NACOGDOCHES, Texas (KTRE) - A neglected pitbull called Teela is a case county attorney John Fleming won’t forget.
Even a year later, the prosecutor has difficulty expressing his reaction when viewing images of the skinny dog. He does know if the opportunity was there at the time, he would have sent the stacked court files to a higher level.
"I think a case like that we would have worked closely with the feds,” said Fleming.
Teela was rehabilitated in a new home. Her previous owner gets rehab behind bars for a year, but Fleming knows state sentences can be probated. Federal convictions lead to stiffer penalties that stick.
“If you get, for example, a five-year sentence on an animal cruelty system in the federal system, you’re going to do five years,” explained Fleming. He added, “It doesn’t impede a state prosecution.”
Animal advocates with the Humane Society of Nacogdoches County praise the possibility of making animal cruelty a federal felony.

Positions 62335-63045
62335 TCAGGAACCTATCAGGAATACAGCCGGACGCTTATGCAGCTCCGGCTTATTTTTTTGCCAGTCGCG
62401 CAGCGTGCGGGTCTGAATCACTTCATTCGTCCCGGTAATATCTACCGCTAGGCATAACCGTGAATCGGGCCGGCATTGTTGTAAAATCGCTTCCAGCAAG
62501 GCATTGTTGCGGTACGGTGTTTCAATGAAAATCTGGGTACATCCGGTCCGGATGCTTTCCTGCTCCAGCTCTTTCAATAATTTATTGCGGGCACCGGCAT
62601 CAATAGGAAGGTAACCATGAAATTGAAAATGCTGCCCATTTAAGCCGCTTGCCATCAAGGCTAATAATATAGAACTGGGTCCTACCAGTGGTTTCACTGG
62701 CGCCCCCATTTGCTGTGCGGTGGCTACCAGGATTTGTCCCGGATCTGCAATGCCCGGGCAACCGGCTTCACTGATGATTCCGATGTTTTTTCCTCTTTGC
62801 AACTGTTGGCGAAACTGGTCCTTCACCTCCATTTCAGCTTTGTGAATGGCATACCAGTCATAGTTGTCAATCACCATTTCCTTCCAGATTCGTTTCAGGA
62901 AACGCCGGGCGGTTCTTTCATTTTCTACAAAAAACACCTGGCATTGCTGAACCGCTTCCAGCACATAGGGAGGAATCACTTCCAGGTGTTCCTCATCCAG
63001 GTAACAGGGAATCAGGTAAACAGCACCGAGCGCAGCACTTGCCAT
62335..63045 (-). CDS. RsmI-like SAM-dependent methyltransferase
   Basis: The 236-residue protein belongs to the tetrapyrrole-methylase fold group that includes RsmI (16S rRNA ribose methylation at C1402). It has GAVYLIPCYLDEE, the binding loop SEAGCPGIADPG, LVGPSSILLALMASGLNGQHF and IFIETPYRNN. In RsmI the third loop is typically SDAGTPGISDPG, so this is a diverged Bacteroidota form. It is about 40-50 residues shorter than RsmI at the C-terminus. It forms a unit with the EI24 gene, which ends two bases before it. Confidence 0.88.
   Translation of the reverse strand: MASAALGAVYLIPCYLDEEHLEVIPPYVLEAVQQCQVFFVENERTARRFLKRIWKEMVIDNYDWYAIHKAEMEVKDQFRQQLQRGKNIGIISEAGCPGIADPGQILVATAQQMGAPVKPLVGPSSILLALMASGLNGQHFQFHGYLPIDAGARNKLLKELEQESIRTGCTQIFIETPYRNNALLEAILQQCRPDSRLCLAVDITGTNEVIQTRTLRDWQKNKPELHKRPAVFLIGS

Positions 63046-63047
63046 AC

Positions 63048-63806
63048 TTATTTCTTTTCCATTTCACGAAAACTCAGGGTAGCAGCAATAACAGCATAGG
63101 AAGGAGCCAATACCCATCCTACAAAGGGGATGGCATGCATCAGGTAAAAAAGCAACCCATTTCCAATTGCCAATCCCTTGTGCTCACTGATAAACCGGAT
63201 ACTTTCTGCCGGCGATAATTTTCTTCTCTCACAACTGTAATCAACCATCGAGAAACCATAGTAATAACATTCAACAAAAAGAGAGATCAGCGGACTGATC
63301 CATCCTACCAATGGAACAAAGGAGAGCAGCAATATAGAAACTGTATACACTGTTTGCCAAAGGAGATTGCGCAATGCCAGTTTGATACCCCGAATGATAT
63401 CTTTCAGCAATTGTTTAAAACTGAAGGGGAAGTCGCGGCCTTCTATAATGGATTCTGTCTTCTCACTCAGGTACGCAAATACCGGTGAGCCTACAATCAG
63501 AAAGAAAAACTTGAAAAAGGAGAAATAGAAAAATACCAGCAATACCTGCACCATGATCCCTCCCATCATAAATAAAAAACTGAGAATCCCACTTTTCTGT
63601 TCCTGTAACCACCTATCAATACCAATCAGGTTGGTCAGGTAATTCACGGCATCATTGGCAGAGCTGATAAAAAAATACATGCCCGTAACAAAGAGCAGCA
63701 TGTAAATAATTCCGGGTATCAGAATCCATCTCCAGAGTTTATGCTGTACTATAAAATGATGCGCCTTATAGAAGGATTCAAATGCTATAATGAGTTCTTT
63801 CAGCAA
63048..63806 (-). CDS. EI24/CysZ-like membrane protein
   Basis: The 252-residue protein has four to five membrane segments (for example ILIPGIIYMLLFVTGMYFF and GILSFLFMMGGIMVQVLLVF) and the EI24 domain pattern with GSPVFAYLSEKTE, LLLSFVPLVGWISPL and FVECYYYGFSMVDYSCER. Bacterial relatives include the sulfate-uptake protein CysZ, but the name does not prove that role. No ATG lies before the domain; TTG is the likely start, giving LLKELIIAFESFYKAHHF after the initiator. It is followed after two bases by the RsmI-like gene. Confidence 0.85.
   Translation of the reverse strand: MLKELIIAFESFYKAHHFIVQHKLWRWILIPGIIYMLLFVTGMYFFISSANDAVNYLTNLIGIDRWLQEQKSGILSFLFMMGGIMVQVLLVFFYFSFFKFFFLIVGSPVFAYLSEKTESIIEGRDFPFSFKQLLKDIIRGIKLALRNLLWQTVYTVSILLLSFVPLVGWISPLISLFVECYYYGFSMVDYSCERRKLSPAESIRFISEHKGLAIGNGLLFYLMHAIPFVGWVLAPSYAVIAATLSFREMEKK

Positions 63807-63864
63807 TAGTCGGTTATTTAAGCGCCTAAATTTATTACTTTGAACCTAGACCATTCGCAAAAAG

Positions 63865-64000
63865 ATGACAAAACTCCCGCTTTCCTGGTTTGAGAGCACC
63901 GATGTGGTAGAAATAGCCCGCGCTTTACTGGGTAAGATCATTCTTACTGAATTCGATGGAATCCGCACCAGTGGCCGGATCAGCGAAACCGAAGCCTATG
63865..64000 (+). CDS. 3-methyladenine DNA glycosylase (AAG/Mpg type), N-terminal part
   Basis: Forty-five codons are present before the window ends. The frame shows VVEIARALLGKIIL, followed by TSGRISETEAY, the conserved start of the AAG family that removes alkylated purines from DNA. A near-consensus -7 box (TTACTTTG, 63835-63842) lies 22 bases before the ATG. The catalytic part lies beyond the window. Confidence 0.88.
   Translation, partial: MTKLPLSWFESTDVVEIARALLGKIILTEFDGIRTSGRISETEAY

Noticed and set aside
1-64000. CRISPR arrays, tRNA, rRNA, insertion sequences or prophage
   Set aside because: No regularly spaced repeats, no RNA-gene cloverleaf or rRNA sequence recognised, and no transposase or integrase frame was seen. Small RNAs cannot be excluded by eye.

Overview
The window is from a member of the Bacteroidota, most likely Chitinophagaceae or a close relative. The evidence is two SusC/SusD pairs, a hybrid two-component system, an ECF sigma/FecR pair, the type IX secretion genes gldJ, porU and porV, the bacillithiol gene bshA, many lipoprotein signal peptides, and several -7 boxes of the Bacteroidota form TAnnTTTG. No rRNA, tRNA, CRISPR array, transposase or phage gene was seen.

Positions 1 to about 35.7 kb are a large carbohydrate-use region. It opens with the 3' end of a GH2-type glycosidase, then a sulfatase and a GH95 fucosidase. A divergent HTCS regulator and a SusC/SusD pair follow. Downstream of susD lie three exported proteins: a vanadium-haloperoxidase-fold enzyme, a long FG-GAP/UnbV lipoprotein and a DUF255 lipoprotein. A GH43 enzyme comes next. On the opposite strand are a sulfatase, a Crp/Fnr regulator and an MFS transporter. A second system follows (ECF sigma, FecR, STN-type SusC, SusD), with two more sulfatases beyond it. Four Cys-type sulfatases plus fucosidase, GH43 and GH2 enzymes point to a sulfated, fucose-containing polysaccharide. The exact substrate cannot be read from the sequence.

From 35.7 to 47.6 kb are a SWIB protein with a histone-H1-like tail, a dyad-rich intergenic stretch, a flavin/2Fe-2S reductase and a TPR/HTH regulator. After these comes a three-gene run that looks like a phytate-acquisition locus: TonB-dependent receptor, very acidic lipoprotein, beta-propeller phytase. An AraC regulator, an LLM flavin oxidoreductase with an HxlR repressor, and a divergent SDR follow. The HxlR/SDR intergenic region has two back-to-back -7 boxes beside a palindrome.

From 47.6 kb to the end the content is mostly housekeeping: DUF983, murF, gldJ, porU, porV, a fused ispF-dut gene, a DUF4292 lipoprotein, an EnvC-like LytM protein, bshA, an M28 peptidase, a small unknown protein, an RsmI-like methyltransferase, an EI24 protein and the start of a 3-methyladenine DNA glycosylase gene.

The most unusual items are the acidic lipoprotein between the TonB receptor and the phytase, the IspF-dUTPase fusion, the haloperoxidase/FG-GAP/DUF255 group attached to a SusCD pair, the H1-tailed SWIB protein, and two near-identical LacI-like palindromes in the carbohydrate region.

“I think now that people are starting to see it’s the first step to other abuses that maybe they will start to take action against it,” said office administrator Jennifer Bryant.
“The great thing about this is its bi-partisan support and animals don’t care about sides. They care about loving homes,” said program director Judy Patch.
"This is a pretty typical afternoon in the Fleming household," says Fleming while showing off a picture of his dog stretched out sound asleep.
Fleming's dog was rescued years ago after juveniles set it on fire, so he does have a personal stake at seeing animal cruelty becomes a federal felony. He believes it's the best deterrent to crimes against animals who can't speak for themselves.
The measure must next pass the Senate, which has not scheduled a vote on it.